“The market is still figuring this out, what risk is in play, what is the right level of risk, and what the right price is to mitigate it”, claims Nienhuis. However, forces beyond the market’s control may be pushing toward solutions like supply chain financing at a faster pace.
With government support, SMEs are getting into the game. Make no mistake – large, medium or small, if your company is not advancing in the area of supply chain finance management and its new technological breakthroughs, the competition likely is. Beyond simply keeping up with the market, supply chain management is getting a boost in other areas.
Government input regarding buyer and supplier payment terms is definitely on the rise in the EU, through efforts like the Late Payments Directive and with key trade partners, as illustrated by the US launch of SupplierPay. Government initiatives are likely to increase and drive opportunities in applying supply chain finance programmes.
In addition, various international regulations are forcing larger banks to reorganise their divisions, thus affecting global strategies and capital allocations. The full impact remains unclear, but van der Poel believes “it could be a boost”.
Regardless, proper follow-up is also critical, as the implementation of any tech-based programme is best viewed as an ongoing process. A 2014 study by Deloitte found that only 26 percent of executives using some sort of supply chain finance network were using data analytics tools and processes to help manage third-party relationship risk. In addition, nearly a third of those respondents reported supply chain fraud, waste or abuse over a 12-month period. A majority of them said their companies had inadequate programmes in place (or no programmes at all) to discover and deter supply chain abuse. “Failure to adequately and actively monitor supply chain relationships can substantially increase a company’s risk of significant financial losses, as well as exposure to legal and regulator investigation, civil and criminal litigation, and reputational damage”, notes Larry Livett, Partner at Deloitte.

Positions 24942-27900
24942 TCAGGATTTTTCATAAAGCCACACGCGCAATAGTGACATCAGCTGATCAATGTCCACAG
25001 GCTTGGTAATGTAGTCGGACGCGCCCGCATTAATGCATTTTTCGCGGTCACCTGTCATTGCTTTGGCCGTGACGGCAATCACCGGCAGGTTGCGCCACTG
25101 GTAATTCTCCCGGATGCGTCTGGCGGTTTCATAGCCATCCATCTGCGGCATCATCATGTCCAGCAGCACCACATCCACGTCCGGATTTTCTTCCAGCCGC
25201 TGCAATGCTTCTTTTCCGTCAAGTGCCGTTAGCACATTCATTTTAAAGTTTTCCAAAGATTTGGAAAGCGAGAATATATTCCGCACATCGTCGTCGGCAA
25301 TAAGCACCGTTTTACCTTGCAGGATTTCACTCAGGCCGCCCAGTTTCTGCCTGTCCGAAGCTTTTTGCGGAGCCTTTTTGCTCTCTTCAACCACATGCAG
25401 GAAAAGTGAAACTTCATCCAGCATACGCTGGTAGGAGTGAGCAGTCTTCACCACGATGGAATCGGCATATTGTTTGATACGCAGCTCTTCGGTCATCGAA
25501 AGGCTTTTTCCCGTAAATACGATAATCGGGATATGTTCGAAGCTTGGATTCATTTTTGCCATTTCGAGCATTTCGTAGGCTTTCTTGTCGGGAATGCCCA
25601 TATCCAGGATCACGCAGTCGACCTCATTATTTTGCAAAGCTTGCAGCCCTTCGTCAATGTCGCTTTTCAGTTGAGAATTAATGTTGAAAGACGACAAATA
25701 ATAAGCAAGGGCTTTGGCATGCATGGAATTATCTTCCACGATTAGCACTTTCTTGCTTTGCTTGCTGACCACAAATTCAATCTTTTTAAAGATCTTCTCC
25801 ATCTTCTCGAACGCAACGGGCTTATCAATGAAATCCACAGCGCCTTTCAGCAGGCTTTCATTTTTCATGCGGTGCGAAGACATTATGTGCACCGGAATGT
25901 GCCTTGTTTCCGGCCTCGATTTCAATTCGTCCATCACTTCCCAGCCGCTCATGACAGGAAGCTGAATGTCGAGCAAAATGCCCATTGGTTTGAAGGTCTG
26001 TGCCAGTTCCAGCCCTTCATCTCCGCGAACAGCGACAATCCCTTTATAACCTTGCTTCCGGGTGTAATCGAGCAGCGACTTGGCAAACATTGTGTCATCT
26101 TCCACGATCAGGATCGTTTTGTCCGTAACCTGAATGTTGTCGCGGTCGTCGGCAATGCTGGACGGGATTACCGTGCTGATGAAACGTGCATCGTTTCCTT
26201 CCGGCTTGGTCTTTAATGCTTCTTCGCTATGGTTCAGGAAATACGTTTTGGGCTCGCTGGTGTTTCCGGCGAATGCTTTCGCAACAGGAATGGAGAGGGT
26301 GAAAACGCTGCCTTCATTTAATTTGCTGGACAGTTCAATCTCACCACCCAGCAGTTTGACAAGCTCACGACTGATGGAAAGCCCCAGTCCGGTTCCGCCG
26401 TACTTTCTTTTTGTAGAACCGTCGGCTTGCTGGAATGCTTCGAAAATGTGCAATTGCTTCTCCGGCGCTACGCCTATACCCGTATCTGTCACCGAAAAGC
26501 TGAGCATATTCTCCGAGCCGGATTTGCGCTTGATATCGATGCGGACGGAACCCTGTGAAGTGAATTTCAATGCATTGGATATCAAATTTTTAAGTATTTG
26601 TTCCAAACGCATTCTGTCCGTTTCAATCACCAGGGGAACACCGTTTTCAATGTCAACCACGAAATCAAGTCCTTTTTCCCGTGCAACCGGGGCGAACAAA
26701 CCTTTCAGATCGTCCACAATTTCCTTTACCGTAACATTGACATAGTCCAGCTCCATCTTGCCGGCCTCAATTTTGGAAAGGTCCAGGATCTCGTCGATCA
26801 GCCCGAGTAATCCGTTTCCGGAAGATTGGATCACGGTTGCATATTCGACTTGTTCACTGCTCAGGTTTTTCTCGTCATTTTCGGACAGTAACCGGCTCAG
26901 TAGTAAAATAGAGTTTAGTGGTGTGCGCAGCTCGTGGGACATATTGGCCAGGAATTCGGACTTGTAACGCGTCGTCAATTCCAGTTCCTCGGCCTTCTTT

Clearly, supply chain finance is moving forward, but much work remains to be done on supply chain finance management.